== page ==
I had an interesting experience recently on LinkedIn that I thought I would share on the topic of kitchen layout… Being the astute businessman I like to think that I am, I posted the introduction of our new blog to the world of LinkedIn to try to request some comments like from my new friend John in Norway. Interestingly enough, I seemed to have inadvertently sparked a debate about how much space to give a kitchen vs. the dining room. Needless to say, there were some pretty strong opinions that were, and I tried to get them to continue that debate to the blog, but unfortunately they weren’t interested… Nevertheless, I thought I would share the debate and add my 2 cents to the issue on this and several upcoming posts since I don’t think I could do it justice in one writing.

In case you are interested to see some of these folks go back and forth, here is the link. You may need to be a member of LinkedIn to view it, but I would imagine that if you are reading this, you probably already are, and if you’re not, you really should beRestaurant Design & Construction Group

As a chef by trade, I take a different approach to space allocation… I’ve never attended a design school (or college, as you can probably tell by my writing style) and I am self-taught (with help of some good friends) in all aspects of AutoCAD, fundamental restaurant kitchen layout and hotel kitchen design practices, commercial construction principles and of course, code requirements. Sure, I probably could have learned my craft much more quickly in a school environment, but I think much of what I do and how I do it cannot be taught in a classroom and can only be acquired through experience by working in different versions of a standard kitchen layout. School seems to me, to be the place to learn the basics, the fundamentals, the classic way things are done. This is certainly a great foundation anyone could hope to have going into a new field, but to be honest… Some of the most talented and amazing chefs I was ever fortunate enough to work with were entirely self-taught! Now don’t get me wrong, I’m not taking anything away from higher education, I wish I could have the patience to do more of it myself, but I think the classroom can only take you so far… And in an industry as diverse and customized as this one, I don’t think any school can give you ALL the tools you need to become successful in the field of restaurant and hotel kitchen design.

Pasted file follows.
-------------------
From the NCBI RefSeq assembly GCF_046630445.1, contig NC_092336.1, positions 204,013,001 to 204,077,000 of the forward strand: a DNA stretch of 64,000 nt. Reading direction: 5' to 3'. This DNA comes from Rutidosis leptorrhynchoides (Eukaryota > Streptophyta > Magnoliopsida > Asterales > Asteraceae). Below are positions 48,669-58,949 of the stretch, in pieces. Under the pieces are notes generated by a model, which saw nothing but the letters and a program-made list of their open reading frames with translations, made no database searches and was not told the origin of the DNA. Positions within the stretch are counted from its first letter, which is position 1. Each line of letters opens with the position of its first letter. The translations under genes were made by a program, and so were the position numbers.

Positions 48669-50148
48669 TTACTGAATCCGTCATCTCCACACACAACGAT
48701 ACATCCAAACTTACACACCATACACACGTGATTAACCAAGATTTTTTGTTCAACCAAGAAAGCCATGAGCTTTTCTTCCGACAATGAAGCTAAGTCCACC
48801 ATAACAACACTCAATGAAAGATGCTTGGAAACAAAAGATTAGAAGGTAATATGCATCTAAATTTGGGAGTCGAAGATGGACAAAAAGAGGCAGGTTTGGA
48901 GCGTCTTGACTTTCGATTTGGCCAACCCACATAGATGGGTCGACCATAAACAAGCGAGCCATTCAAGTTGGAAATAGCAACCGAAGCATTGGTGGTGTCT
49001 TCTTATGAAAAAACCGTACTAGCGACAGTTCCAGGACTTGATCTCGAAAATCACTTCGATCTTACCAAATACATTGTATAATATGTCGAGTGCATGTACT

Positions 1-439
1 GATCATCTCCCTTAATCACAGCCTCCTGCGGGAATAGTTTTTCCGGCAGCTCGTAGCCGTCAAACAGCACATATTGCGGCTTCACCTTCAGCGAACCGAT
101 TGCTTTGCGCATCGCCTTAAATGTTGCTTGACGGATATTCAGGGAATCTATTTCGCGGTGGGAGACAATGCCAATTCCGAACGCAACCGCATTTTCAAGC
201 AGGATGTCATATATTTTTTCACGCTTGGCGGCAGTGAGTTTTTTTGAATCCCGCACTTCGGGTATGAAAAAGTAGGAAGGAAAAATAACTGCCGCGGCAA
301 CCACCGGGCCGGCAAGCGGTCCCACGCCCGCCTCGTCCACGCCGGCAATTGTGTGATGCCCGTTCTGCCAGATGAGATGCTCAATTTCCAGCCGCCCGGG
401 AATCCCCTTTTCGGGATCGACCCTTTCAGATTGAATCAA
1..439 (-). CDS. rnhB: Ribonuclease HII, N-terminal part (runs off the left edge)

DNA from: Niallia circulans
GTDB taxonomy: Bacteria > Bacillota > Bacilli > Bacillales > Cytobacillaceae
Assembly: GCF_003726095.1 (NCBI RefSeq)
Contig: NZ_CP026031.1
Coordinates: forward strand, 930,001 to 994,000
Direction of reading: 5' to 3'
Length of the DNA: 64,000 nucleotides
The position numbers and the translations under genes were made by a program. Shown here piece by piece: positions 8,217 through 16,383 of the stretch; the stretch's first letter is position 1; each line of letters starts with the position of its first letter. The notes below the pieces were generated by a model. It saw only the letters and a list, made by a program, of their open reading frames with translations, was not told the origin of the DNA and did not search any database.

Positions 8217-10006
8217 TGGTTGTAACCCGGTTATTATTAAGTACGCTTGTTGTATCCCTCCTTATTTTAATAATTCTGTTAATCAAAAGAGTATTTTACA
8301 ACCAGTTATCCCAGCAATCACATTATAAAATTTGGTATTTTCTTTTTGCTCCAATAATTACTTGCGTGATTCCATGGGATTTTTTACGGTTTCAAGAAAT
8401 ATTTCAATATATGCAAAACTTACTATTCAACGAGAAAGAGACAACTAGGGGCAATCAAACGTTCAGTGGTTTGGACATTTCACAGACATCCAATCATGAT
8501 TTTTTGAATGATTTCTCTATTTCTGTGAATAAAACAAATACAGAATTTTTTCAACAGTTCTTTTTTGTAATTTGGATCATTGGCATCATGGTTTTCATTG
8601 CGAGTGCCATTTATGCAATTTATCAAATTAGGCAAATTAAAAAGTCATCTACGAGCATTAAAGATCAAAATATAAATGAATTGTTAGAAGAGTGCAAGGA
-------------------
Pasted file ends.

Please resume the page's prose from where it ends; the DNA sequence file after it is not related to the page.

That being said… I seem to have taken the middle ground in that respect by reaping the benefits of both worlds, a formal culinary education and a down and dirty approach to construction and project development. Although it probably helped that my father owned a construction company all his life, but that’s a conversation for another time…

There is an old culinary school joke that I think holds a lot of weight in this subject… “How many chefs does it take to roast a turkey? The answer is 12, 1 to roast the turkey and the other 11 to stand around and tell everyone how they roasted a turkey at their last job.” I think this joke rings so true in the world of commercial kitchen design as clear by the debate the started on LinkedIn.

What I will say for now is that I as much as I respect and agree with all the opinions shared by my colleagues on LinkedIn, I think they all missed the #1 fundamental aspect that every designer should look at before any discussion begins about space allocation… What are you going to make?… Let me see your MENU!

Every Successful Restaurant and Hotel Begins and Ends… with its Mise en Place!

Cheers!

V

Restaurant Kitchen Layout Approach Part 1
Restaurant Kitchen Layout Approach Part 1
Here we begin our look at space allocation for restaurant kitchen layout and hotel kitchen design requirements.
Mise Design Group, LLC

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